• Innovation and technology: Diagnosis, micro surgeries, emerging role of traditional medicines are pushing the industry towards innovation where ‘Big Pharma’ has decided to spend huge money equivalent to a small country’s GDP to work on blockbuster medicines. On one hand we can see that big pharma companies cannot come out of this traditional mind set, while on the other hand small biotech companies, along with academicians, are working on innovative solutions and bringing new hope for the industry. It has been observed that the last five to six years have been years of add on medicines!
  • Behavioural justice: Today’s patient is more aware of his health and the services offered by healthcare providers to him/her. The patient is no longer helpless and wants value/ justice for the money he is spending on healthcare facilities.
  • Medical nutrition: Industries within the health and life science sectors are moving towards one another leading to new avenues like the medical nutrition sector. Convergence of these industries plays a crucial role of shaping new markets for pharma products. This birth of medical nutrition has shown the pharma industry a dual path of relying on product and service.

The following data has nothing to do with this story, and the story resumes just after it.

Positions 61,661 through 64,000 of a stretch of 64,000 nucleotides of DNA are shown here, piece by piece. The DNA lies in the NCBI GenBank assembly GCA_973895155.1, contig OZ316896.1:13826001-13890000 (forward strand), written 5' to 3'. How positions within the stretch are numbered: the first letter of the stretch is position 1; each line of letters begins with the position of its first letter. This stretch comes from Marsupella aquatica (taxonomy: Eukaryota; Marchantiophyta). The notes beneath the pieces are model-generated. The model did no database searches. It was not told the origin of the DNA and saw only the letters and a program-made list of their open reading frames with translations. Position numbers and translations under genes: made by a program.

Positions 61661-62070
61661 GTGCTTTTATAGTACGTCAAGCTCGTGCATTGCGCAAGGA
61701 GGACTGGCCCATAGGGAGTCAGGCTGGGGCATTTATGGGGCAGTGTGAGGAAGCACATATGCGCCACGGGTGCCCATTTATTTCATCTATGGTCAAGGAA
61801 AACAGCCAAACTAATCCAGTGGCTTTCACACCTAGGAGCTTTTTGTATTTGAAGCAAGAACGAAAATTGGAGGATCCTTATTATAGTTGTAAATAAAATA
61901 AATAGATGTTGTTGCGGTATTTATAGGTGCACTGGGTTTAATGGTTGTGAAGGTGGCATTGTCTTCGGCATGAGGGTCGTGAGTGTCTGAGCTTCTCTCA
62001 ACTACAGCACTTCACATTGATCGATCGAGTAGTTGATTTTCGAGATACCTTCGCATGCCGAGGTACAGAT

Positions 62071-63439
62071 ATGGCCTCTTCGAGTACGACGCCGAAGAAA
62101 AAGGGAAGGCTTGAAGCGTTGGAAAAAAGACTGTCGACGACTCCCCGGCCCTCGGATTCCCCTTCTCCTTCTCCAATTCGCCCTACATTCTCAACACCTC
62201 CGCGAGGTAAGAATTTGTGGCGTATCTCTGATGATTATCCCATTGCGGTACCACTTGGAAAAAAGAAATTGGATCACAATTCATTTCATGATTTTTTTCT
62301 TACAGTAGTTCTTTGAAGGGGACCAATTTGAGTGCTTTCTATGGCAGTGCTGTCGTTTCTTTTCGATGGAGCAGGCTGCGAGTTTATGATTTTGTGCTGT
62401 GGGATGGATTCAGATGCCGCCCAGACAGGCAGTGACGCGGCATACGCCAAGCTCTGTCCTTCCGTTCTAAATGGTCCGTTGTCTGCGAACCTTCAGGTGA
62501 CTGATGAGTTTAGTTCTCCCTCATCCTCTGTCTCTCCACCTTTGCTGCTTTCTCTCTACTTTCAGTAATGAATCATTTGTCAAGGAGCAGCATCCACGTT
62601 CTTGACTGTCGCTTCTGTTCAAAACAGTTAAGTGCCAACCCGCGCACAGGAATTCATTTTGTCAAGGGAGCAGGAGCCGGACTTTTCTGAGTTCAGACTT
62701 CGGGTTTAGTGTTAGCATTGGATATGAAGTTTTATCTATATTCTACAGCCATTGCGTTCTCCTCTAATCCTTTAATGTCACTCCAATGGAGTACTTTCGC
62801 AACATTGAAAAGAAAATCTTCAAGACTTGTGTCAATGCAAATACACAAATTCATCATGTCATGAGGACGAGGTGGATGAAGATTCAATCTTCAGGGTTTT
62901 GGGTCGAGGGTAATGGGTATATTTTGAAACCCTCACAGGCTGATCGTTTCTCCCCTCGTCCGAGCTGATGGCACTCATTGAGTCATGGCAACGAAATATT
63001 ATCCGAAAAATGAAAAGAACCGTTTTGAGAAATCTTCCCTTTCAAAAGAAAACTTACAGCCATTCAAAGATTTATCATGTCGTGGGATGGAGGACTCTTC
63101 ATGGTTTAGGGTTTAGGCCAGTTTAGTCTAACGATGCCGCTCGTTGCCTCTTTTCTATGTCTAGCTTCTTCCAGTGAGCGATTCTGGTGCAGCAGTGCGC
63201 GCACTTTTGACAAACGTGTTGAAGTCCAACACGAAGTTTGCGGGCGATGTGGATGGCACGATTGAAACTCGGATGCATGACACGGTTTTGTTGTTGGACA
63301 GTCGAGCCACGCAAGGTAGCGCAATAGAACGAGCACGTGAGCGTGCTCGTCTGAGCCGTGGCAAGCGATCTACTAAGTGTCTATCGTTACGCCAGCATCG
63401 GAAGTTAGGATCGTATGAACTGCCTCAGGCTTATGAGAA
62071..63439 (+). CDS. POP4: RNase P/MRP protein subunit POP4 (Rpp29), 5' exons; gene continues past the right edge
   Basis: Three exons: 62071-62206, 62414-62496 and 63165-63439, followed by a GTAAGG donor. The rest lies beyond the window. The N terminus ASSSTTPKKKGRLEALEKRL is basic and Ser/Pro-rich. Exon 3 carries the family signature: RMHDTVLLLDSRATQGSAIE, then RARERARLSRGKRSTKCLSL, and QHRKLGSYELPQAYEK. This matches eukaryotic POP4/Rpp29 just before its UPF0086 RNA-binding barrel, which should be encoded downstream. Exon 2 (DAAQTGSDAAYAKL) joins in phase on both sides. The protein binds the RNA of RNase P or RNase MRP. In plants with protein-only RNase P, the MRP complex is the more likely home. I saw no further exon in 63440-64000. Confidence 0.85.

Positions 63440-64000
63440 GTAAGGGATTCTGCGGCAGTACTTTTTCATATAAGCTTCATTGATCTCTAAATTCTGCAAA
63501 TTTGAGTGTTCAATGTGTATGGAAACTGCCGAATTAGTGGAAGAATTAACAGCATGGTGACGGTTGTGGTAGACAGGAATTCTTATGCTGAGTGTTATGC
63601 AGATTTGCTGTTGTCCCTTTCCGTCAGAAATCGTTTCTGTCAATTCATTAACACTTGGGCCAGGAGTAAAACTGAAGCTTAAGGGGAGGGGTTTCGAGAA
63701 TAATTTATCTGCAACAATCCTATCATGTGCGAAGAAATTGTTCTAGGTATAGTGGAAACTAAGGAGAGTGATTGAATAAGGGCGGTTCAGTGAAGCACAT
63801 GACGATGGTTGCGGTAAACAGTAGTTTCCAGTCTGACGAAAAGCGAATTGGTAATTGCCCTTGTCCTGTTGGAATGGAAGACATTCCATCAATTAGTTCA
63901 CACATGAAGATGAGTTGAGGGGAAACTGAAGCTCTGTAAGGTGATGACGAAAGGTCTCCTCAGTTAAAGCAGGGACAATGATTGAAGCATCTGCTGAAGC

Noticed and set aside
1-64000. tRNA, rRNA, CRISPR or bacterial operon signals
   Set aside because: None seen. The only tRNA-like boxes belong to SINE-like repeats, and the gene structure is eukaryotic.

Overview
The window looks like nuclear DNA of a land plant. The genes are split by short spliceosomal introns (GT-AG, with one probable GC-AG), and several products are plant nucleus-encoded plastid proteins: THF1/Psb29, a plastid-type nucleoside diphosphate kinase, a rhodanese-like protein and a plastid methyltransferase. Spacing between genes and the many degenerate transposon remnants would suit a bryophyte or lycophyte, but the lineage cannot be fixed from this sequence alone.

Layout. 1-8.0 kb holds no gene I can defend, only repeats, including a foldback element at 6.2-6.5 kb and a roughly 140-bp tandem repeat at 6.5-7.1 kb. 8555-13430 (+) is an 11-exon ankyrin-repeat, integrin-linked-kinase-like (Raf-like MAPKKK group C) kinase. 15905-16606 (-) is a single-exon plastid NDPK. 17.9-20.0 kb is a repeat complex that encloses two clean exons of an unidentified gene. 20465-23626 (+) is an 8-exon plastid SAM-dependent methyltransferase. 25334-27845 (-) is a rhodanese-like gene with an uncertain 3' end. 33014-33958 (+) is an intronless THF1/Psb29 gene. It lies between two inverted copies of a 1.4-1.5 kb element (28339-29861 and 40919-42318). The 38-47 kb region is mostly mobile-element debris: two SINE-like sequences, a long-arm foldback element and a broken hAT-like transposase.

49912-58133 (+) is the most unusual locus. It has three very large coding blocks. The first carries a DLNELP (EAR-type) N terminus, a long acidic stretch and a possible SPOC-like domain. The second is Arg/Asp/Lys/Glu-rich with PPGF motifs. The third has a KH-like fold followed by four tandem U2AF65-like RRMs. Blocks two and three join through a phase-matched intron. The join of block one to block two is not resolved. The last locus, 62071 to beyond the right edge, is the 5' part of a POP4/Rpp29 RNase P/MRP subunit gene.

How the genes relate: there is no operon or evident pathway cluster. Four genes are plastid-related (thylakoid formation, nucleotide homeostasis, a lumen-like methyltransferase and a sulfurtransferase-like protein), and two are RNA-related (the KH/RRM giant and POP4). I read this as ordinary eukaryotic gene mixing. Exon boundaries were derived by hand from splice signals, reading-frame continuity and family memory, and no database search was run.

Can sustainability be achieved?

In order to achieve sustainability, we need to focus on approaches that address innovation and capability building, drive leadership and define market tailored and defective business strategies for each market segment.

The industry has seen growth over a period of years. But now the growth is declining due to lower prices of generics which have led to reduced value, no new blockbuster drugs, demographics and no real R&D in the developed countries.

As a result, we need to look out of the domain markets viz. the emerging markets for survival and sustainable growth.

Emerging markets

The pharma industry is mainly driven by emerging markets, as according to certain industry estimates the total expenditure on healthcare in these emerging markets is expected to grow upto $499 billion by 2020. The scientific and technological advances together with socio-demographic changes along with increasing demand of medicines and trade will revive pharma’s fortune in another 10 years and deliver dramatic improvements in patient care.

Unleashing the potential of India

India, today has a great talent pool of skilled workforce, with over 8.5 million qualified scientists, around 35,000 students graduating from medical and pharmacy colleges, low set-up costs, contract research and manufacturing, genetically diverse patient pool, low treatment costs as compared to developed nations, recent growth friendly government policies etc. All these factors can add to the potential of India as an emerging market for pharma and biopharma. As well as, these various factors make India a lucrative market for investment in pharma and biopharma. This can happen provided we manage sustainable growth.